"We’ve been best friends since third or fourth grade, so we have fun together," Ford added. "We hang out every single day."

"At football games," Wahlin said, "we always sit front and center of the student section, so Timpview is a pretty big deal for us."

Growing up, the Bantam Thunderbirds won their league championship three years in a row. Their final two years ended in heartbreak, however. Both seasons ended on buzzer beaters from the opposing team that sent them home before winning the top spot in the league — once in the semifinals and then in the championship game the following year.

Meanwhile, the high school hadn't fared much better over the last several years. The last three seasons for Timpview resulted in first-round exits from the state tournament; it’s been four years since Timpview has made a run in the tournament, when Timpview lost to Olympus in the 2016 final.

"My older brother played on the (2015-16) team here that went to the championship and lost to Olympus," Jaxon Santiago said. "For me, that loss bothers me and it’s frustrating that … we haven’t been able to reach that goal yet."

The time has nearly arrived for the current crop of Thunderbirds to make their mark on the biggest stage of the state in high school sports. It’s the time they’ve been waiting for and dreaming of since they were young.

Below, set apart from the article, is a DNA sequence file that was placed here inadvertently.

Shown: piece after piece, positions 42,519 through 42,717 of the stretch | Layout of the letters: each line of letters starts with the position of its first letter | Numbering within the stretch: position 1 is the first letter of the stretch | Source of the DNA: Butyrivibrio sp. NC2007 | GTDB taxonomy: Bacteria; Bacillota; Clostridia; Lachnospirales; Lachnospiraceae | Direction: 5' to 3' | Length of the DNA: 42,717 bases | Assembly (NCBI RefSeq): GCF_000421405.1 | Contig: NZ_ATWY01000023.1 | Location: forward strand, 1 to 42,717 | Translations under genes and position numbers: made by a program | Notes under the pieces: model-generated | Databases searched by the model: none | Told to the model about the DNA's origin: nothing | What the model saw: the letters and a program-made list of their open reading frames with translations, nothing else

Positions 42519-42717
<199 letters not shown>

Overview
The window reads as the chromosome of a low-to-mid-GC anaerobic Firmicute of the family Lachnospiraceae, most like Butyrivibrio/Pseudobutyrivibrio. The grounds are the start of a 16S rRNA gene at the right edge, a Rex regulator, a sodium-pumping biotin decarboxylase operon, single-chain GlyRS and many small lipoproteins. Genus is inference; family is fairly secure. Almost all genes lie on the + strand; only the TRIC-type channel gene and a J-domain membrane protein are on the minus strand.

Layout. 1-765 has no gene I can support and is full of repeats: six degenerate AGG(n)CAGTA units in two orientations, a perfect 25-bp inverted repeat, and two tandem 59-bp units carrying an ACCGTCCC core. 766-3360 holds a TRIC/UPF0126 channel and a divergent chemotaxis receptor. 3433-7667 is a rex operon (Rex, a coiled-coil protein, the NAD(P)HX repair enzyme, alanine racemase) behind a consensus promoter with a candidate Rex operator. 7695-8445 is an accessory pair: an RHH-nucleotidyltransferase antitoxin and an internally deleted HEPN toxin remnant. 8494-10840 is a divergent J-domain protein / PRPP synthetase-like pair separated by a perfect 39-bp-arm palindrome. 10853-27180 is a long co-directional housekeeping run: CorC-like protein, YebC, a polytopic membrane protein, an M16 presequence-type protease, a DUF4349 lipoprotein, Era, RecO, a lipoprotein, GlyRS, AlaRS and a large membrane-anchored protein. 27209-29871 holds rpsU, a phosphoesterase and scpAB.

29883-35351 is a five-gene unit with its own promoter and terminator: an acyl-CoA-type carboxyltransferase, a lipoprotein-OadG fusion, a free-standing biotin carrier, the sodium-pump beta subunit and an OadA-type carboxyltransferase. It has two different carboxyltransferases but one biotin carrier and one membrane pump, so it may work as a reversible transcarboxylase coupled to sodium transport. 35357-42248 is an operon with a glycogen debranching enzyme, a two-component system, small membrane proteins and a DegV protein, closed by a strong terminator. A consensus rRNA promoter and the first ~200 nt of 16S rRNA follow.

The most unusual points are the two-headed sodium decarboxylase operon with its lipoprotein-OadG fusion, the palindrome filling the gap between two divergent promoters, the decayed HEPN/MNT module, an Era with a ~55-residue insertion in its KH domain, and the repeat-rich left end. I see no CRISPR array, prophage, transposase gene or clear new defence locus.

The Timpanogos bench celebrates in overtime as they build a lead against Timpview during boy’s basketball game at Timpview High School in Provo on Tuesday, Jan. 7, 2020. (Photo: Steve Griffin, KSL)
The Timpanogos bench celebrates in overtime as they build a lead against Timpview during boy’s basketball game at Timpview High School in Provo on Tuesday, Jan. 7, 2020. (Photo: Steve Griffin, KSL)

Unfinished business

But to make the finals, Timpview has to make sure they don’t stumble before they even get the chance. Two of the team’s three losses have come in the month of January — first to crosstown region rival Timpanogos in a Jan. 7 game not devoid of controversy. A foul called on Timpview in the closing seconds awarded the Timberwolves free throws that sent the game to overtime, where Timpanogos won.

It's the same Timpanogos team that knocked the Thunderbirds out of the tournament last season, which will add more weight to the chip resting squarely on their shoulders.

After narrowly losing in overtime to the Timberwolves, Timpview came out flat on the road later that week against Alta and was never able to gain control of the game, dropping its second loss in a row.

"We were all pretty emotionally drained," Ford said. "I think we went in thinking too much — in our heads a little bit, not playing our game and trusting each other."

"After that, Timpanogos game, everybody put the pressure on themselves to go out and just punch them in the mouth to try and win it ourselves," Jaxon Santiago said. "We got away from the team game and that hurt us."

Kevin Santiago admitted the team is still learning who to lean on in different situations, and it was the type of loss that can sneak up on a young team. But Timpview responded to the losses by handing Lehi its first region loss of the year and taking care of business against Mountain Ridge Friday night.

Against Lehi, Ford went off for a game-high 26 points and a red-hot 5-of-7 from 3-point range —the type of effort he knows he will have to bring if his team wants to accomplish what they’ve set out for.

"We have to bring our A-game every game, because everyone we play is going to," Ford said. "Everybody wants to beat Timpview."